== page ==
The Hobo is aptly named, as its assorted bits and pieces were collected from many sources over a two-year period. All the adopted parts, which include Schwinn bicycle handgrips and a throttle from a jet ski, were assembled with only a rough idea of the desired outcome; many others, such as the fender brackets and handlebars, were handmade by the builder.
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Seated on top of the hardtail frame is a chromed Moon fuel tank. Forks are standard Harley-Davidson telescopics, but they carry no headlight; instead, it's mounted low on the left side of the frame, just ahead of the replica Panhead engine, which exhales through stubby handmade pipes.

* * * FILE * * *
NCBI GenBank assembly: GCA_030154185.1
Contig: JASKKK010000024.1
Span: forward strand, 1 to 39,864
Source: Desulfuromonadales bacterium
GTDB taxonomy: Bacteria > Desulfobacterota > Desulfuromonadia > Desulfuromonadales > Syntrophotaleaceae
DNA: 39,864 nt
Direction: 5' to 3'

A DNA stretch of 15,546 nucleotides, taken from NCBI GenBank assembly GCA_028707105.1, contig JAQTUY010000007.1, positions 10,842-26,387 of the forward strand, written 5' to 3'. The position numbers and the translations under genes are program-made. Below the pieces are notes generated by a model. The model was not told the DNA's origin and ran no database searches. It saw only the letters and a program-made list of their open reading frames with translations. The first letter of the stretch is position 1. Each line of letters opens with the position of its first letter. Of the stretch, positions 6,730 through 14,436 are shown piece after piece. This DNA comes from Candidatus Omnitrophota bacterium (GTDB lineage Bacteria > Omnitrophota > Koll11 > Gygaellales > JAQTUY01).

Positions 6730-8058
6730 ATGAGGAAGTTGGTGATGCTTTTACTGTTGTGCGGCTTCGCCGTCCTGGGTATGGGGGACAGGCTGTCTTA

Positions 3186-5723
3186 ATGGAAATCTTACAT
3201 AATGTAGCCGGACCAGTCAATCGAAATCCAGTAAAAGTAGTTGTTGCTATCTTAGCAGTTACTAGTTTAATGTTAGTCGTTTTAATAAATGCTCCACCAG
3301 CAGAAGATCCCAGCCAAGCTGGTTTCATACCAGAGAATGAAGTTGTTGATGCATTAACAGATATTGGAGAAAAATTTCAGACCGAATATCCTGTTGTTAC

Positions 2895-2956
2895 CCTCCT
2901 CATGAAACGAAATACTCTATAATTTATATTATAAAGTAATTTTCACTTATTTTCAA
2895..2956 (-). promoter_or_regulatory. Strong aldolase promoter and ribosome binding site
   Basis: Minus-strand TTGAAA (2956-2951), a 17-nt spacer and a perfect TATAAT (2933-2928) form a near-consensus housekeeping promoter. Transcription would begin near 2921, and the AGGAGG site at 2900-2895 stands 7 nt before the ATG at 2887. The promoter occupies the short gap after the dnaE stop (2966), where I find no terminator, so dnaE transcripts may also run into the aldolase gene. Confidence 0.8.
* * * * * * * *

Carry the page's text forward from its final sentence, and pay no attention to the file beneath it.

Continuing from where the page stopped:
Gears are stirred by a hand shifter topped with a beer-tap handle borrowed from a local saloon. Both footpegs, along with the kick-start pedal, came from a bicycle. One of the few off-the-shelf chopper components is a rear sprocket/brake rotor from the Exile catalog.
While most choppers originate with a design and are then assembled with specific components, The Hobo materialized in a rather different manner. But while the end result may not have been envisioned from the start, if the intent was to build something completely different, then The Hobo came out exactly according to plan.
Go to the next page for more photos and details of this Rev Tech-powered chopper, the Hobo.For more information on custom choppers and motorcycles, see: